Auditing your current job posts and make updates that encompass a wider demographic
Encourage diverse teammates to refer other diverse individuals
Create internship programs that target diverse groups
Create and maintain an organic employer brand that is both diverse and inclusive
Create company policies that encompass diverse backgrounds, such as incorporating cultural holidays as well as identifying and using proper personal pronouns for team members.
4. Encourage conversation
Many times when diversity and inclusion is brought up, it is looked upon as the "sexism training" or the "black vs white conversation," but there is more to it.
Encouraging conversations as a company and among peers is a great way to eliminate this misconception.
Here at IMPACT we have created a safe space to have conversations that enable us to learn and understand differing views and backgrounds.
We started by creating a recurring meeting bi-weekly and inviting the entire team to join and participate. Each meeting is pre-structured to ask questions to get differing opinions and perspectives.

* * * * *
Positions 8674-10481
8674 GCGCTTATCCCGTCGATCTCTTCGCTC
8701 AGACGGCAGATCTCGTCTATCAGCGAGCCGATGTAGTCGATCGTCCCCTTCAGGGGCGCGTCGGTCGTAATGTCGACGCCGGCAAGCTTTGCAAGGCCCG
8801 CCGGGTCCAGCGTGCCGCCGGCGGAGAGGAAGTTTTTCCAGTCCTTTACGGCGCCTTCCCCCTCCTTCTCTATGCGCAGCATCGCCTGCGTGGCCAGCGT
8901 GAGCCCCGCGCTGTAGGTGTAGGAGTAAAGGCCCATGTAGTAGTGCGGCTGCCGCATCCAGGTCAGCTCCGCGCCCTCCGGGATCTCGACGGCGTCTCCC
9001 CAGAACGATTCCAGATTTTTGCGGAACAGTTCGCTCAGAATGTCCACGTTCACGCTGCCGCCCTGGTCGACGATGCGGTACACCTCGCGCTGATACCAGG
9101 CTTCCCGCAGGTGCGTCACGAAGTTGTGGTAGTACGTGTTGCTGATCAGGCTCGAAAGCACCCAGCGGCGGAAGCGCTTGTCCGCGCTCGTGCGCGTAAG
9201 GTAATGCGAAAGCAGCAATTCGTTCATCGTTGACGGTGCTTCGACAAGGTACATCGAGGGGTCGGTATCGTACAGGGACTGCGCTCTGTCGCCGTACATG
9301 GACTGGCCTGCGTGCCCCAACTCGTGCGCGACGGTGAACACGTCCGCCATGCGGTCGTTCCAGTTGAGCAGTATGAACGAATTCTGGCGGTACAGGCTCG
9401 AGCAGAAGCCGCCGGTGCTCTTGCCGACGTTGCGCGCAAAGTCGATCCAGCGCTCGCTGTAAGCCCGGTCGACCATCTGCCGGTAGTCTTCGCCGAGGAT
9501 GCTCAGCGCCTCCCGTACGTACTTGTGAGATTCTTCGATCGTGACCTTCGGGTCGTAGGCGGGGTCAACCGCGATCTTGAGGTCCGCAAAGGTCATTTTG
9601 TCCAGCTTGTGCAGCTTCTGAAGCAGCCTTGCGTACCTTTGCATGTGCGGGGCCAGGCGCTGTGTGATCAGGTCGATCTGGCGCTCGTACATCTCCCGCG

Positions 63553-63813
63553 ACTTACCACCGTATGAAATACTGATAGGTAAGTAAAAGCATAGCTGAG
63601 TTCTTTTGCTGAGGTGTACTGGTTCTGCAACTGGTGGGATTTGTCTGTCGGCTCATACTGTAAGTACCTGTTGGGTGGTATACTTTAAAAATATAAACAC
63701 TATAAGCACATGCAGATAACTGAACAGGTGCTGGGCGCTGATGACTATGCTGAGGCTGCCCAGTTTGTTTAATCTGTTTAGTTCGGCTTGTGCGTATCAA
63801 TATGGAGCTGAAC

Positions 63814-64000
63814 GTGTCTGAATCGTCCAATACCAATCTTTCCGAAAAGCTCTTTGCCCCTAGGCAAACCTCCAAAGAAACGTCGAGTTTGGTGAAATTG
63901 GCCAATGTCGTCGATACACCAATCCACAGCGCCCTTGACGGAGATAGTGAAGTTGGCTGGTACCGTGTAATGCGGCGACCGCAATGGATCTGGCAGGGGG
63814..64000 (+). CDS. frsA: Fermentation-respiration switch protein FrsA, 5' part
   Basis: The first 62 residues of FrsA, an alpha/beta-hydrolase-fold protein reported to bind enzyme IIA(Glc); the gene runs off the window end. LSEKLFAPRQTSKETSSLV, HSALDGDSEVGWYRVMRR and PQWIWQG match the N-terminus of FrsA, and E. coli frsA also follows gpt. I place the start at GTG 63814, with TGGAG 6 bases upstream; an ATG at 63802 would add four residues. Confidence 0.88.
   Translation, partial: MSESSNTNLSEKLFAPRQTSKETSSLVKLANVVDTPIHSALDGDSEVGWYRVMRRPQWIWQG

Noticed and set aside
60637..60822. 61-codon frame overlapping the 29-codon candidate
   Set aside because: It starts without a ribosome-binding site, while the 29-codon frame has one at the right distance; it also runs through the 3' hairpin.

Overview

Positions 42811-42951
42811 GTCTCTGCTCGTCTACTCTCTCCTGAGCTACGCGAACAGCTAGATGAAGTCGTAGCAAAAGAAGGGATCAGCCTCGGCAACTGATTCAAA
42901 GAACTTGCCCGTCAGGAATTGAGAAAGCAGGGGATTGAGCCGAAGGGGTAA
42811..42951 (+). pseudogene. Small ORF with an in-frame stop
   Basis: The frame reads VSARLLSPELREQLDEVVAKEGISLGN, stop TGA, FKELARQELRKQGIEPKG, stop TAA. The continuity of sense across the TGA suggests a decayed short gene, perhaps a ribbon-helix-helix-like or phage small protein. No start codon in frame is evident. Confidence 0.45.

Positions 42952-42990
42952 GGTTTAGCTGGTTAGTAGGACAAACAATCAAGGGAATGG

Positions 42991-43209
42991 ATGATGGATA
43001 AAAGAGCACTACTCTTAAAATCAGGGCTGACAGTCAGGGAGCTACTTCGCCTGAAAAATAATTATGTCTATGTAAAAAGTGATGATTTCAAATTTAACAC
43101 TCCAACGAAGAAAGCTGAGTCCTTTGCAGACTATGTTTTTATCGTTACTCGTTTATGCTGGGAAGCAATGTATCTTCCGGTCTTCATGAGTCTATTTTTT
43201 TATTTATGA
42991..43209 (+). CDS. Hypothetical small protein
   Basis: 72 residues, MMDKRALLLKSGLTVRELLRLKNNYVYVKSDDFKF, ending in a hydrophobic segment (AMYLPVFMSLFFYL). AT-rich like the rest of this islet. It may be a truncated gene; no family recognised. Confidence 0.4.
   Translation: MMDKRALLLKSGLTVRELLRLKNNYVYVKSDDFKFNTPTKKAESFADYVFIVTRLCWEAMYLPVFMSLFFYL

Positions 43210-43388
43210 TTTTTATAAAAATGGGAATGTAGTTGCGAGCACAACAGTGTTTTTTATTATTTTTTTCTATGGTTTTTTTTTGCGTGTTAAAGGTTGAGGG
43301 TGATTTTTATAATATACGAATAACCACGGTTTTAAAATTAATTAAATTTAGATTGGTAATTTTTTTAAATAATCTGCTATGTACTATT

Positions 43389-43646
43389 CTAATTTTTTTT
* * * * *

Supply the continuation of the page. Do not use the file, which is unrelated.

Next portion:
This has opened up some great dialogue and conversations, allowing us to bridge the gap between who we are as individuals and share what makes us unique.
The conversations are a way for our team to hear different perspectives on issues that concern all of us and come together to understand each other without judgement or bias.
It also shows us where we need more education, and this is where we get to have the best conversations. By helping to foster an environment of learning, we encourage each other to ask questions to better understand other team members.
Reshaping diversity in the workplace
In my 10+ years of working in corporations, which have varied from insurance and nonprofits to legal offices, I have been, in most cases, the only racial minority (or one of a handful).
In such situations, I sought to assimilate and blend in, rather than really bringing my best experiences, skills, and personality to the team and the organizations I worked for.
I hid my true self. I hid my culture, my experiences, my lessons, and the core of who I am, a proud Jamaican, Black woman. But this was the worst thing that I could ever do.
I want to leave you with this final thought:
Do not just put a person from a minority group in a position because it’s the “in” thing to do, but instead allow everyone a seat at the table.
We may not all have the same start, resources, values, and ideas, but the uniqueness of who we are as individuals enables us to make our mark in the world.
It has also allowed this immigrant from a small island in the West Indies the opportunity to contribute wherever my background knowledge and skills are needed.
The world is changing, our markets are changing, and having a team that reflects the world around you can only make you stronger.